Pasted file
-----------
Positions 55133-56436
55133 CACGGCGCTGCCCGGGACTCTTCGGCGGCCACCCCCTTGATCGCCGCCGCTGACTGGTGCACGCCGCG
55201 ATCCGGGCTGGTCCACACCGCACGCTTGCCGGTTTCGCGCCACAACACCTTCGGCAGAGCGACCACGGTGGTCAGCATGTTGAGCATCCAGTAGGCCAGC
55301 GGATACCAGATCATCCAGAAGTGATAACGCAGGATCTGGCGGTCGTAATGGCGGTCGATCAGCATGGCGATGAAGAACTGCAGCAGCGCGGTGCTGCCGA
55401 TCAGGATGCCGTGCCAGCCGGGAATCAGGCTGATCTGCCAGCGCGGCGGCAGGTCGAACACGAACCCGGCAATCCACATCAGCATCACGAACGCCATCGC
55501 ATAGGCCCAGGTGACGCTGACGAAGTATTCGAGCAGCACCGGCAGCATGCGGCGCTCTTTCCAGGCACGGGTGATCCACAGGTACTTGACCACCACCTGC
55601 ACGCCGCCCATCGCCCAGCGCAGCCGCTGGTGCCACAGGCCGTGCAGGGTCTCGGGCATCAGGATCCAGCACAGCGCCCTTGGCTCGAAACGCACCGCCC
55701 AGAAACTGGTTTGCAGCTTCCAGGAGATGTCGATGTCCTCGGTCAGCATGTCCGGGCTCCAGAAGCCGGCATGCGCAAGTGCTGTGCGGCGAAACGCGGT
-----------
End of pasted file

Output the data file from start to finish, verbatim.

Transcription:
Positions 55133-56436
55133 CACGGCGCTGCCCGGGACTCTTCGGCGGCCACCCCCTTGATCGCCGCCGCTGACTGGTGCACGCCGCG
55201 ATCCGGGCTGGTCCACACCGCACGCTTGCCGGTTTCGCGCCACAACACCTTCGGCAGAGCGACCACGGTGGTCAGCATGTTGAGCATCCAGTAGGCCAGC
55301 GGATACCAGATCATCCAGAAGTGATAACGCAGGATCTGGCGGTCGTAATGGCGGTCGATCAGCATGGCGATGAAGAACTGCAGCAGCGCGGTGCTGCCGA
55401 TCAGGATGCCGTGCCAGCCGGGAATCAGGCTGATCTGCCAGCGCGGCGGCAGGTCGAACACGAACCCGGCAATCCACATCAGCATCACGAACGCCATCGC
55501 ATAGGCCCAGGTGACGCTGACGAAGTATTCGAGCAGCACCGGCAGCATGCGGCGCTCTTTCCAGGCACGGGTGATCCACAGGTACTTGACCACCACCTGC
55601 ACGCCGCCCATCGCCCAGCGCAGCCGCTGGTGCCACAGGCCGTGCAGGGTCTCGGGCATCAGGATCCAGCACAGCGCCCTTGGCTCGAAACGCACCGCCC
55701 AGAAACTGGTTTGCAGCTTCCAGGAGATGTCGATGTCCTCGGTCAGCATGTCCGGGCTCCAGAAGCCGGCATGCGCAAGTGCTGTGCGGCGAAACGCGGT